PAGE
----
At almost every meal, half a plate is dedicated to us, however we are often forgotten about.
Vegetables and potatoes are not only an important part of the Australian diet, but the sectors are also significant components of the Australian agriculture framework.
AUSVEG is the national peak body of vegetable and potato growers, representing the industry that is helping to feed Australians and their families. We are run by growers, for growers, and the industry is ready to grow to new heights.
The AUSVEG 2022 Federal Election Priority document brings together these core concepts of combining broader Australian social benefits of eating vegetables and potatoes with the positive employment and economic benefits that growers generate for their regional communities.
The priorities outlined in this document will allow the $4.8 billion sector to not only grow in value, but also help boost other parts of the economy and help secure the next generation of jobs in our regional and rural communities.
These priorities have been developed through extensive consultation and collaboration with AUSVEG’s state members, as well as growers across the country.
The priorities are set around three central themes:
Driving increased consumption
Driving increased consumption leads to both domestic and overseas opportunities.
Increasing domestic consumption requires bold new thinking to tackle a persistent and worsening problem. Data from the Fruit & Vegetable Consortium (FVC) indicates that vegetable consumption is too low, and declining over time. However, the FVC outlines the benefits of increasing vegetable consumption, with an increase of just half a serve of vegetables per day conservatively generating an incremental increase in industry returns of $634 million per year, which is shared by all parties along the food supply chain. Not only that, but every new job also created in the industry supports an additional job in the regional economy.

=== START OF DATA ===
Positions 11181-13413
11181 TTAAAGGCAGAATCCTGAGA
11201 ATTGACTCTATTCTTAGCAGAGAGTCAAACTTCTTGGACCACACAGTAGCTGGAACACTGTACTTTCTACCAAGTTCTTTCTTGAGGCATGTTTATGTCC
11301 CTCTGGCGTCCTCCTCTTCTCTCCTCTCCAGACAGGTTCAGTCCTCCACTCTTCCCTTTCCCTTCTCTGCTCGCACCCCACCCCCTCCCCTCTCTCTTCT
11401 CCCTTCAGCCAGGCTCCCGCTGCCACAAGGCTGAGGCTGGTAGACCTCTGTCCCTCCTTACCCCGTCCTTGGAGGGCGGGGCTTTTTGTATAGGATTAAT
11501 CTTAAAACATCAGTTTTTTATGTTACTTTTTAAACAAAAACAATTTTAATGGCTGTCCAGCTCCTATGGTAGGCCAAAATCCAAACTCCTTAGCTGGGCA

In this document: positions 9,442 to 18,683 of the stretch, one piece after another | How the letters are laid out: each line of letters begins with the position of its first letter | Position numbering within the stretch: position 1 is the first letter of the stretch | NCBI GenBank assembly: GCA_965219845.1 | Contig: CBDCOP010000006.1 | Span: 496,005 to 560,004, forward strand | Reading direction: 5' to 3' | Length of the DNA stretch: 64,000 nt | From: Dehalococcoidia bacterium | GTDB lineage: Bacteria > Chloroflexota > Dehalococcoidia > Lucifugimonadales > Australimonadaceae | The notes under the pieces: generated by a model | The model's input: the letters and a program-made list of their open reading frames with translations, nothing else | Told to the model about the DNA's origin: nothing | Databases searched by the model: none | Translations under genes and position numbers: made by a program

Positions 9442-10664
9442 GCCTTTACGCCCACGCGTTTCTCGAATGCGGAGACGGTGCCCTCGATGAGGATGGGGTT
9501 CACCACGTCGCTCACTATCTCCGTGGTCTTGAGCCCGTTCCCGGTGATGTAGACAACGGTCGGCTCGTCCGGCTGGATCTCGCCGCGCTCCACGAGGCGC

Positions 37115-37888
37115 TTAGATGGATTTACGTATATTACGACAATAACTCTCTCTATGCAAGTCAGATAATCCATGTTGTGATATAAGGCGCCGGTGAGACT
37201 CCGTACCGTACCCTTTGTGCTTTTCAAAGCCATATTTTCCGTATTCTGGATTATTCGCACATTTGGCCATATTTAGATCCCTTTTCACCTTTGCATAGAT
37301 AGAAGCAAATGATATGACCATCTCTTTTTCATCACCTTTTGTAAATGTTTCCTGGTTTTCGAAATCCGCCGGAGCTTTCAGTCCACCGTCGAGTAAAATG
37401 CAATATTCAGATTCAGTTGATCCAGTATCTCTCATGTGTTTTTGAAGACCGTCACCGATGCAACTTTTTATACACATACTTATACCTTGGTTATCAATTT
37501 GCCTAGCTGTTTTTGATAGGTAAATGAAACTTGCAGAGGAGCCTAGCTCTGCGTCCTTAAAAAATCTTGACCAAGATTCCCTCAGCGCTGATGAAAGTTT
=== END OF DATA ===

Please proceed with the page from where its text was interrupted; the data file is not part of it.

On the export front, the vegetable industry is just getting started. Increasing trade and market access to countries such as Singapore, UAE, Malaysia, South Korea, Hong Kong and Thailand will further enhance our selling opportunities for growers.
Developing more effective businesses
Developing more efficient businesses starts with access to a more efficient, reliable and competent workforce.
While the Australian Agriculture Visa and Pacific Island programs are significant pieces of that complex puzzle, other pieces include affordable and reasonable accommodation options for workers and greater skilled career opportunities for the domestic workforce. Improved business management and negotiation skills are critical for farm businesses to become more prepared to effectively negotiate with their buyers and their banks.
While greater market transparency will increase grower knowledge of pricing fluctuations and give them access to the free, timely and accurate market information they need to make more informed decisions for benefit of their business.
Becoming a more resilient industry
Becoming a more resilient industry is about planning for the future.
This includes better understanding our customers’ expectations and preparing for the constant challenges that the climate brings. From fires, floods, droughts and COVID, our growers have dealt with a wide range of issues outside of their control, but they can prepare to mitigate the impacts on their businesses and on our future food security. It also includes improved management for food safety and how the uptake in new technology can assist in ensuring Australia’s fresh produce is safe for all consumers.
These central themes are the core of the development of the vegetable and potato sector as it strives to become an $8 billion sector by 2030.